Eh..not quite right. I mean, if you're panicking, then you've totally lost control of yourself and just have to wait for it to pass, but if you can get into a panic, then you can pull yourself out of it, right? It doesn't sound serious enough and it's possibly a bit too formal, depending on the eventual context. And then I remembered the phrase "in a swivet," which isn't what I was looking for at all but makes up for it by being so fun to say.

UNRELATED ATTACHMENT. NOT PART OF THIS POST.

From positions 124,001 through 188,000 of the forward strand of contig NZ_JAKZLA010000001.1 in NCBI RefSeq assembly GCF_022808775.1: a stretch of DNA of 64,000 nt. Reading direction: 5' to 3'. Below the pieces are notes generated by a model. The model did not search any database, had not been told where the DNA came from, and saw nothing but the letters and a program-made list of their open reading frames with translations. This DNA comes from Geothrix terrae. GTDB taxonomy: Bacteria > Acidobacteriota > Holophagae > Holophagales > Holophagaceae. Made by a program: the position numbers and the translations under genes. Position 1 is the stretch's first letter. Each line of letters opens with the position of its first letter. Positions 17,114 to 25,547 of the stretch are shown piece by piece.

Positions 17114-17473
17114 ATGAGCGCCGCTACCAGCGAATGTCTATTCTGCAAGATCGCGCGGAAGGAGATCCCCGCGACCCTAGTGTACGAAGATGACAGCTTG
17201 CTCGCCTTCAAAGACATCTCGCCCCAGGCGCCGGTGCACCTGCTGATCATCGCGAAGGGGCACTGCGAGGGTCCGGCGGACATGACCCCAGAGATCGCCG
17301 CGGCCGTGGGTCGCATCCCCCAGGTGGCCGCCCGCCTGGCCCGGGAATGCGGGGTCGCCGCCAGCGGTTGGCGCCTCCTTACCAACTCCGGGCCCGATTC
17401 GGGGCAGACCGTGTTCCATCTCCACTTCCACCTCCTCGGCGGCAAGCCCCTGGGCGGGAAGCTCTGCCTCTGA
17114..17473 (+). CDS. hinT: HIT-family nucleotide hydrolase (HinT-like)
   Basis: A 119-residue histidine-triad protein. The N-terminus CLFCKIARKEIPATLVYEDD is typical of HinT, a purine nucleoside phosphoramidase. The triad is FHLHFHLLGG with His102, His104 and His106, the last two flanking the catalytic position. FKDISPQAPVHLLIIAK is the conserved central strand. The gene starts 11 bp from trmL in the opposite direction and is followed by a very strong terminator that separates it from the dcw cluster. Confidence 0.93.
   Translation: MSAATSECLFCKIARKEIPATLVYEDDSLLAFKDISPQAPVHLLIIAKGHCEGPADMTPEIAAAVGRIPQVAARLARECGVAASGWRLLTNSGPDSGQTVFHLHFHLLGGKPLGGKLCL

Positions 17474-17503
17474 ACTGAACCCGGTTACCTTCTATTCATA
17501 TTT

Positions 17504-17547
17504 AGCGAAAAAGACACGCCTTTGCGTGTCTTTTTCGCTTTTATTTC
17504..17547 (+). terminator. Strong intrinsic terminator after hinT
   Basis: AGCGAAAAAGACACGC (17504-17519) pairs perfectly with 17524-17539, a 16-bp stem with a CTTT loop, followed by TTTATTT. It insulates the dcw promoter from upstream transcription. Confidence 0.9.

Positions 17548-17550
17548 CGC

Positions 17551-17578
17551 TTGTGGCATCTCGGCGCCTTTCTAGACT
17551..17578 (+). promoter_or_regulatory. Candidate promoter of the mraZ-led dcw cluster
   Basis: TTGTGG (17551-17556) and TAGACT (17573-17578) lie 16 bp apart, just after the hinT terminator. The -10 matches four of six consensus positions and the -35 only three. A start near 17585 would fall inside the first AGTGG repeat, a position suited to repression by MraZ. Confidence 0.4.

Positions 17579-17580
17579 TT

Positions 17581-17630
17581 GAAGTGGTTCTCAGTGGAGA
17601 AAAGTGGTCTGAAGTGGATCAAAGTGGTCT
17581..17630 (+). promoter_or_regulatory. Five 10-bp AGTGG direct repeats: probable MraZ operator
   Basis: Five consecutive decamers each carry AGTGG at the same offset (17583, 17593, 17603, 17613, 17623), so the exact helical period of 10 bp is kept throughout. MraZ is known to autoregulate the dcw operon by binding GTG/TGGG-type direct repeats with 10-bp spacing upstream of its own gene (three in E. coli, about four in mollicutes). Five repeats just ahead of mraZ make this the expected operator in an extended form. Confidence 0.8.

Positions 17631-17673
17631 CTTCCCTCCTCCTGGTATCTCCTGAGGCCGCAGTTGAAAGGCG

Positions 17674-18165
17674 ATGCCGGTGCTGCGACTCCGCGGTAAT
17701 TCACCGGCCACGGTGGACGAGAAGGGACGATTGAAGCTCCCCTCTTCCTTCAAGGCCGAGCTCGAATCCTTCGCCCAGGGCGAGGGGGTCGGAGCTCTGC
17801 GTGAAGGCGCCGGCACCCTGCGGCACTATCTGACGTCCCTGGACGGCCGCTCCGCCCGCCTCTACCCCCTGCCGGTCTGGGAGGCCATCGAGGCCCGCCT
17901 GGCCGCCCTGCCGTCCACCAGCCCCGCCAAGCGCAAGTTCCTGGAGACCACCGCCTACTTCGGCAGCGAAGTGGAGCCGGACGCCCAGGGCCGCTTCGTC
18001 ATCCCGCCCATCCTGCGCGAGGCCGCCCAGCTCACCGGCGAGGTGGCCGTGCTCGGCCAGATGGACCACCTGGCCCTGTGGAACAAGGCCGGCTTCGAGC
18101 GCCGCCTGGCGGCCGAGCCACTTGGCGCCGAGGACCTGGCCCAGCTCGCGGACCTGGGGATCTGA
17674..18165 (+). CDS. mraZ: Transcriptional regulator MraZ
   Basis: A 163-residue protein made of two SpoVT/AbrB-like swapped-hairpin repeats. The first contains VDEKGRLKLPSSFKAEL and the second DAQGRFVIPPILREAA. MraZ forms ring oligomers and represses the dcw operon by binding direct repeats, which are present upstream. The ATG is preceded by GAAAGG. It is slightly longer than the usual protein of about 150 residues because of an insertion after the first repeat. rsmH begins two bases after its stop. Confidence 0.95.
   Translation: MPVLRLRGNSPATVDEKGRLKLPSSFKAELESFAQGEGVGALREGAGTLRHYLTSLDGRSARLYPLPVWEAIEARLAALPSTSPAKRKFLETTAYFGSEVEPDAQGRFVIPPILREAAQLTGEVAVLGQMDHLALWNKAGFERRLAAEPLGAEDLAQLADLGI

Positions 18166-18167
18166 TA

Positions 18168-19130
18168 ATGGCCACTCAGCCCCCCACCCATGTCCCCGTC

A swivet is a flustered state; to be in a swivet is to lose your composure. During half an hour of research, I found only one instance of a swivet arising from a pleasant emotional state, so while being in a swivet CAN be a good thing, it is probably necessary to make this clear. Otherwise people will assume the swivet resulted from frustration, embarrassment, etc.
The Online Etymology Dictionary doesn't have a hell of a lot to say about it, and my slang dictionary has even less, but apparently "swivet" has been around since at least 1892 and comes from a dialect spoken in the United States.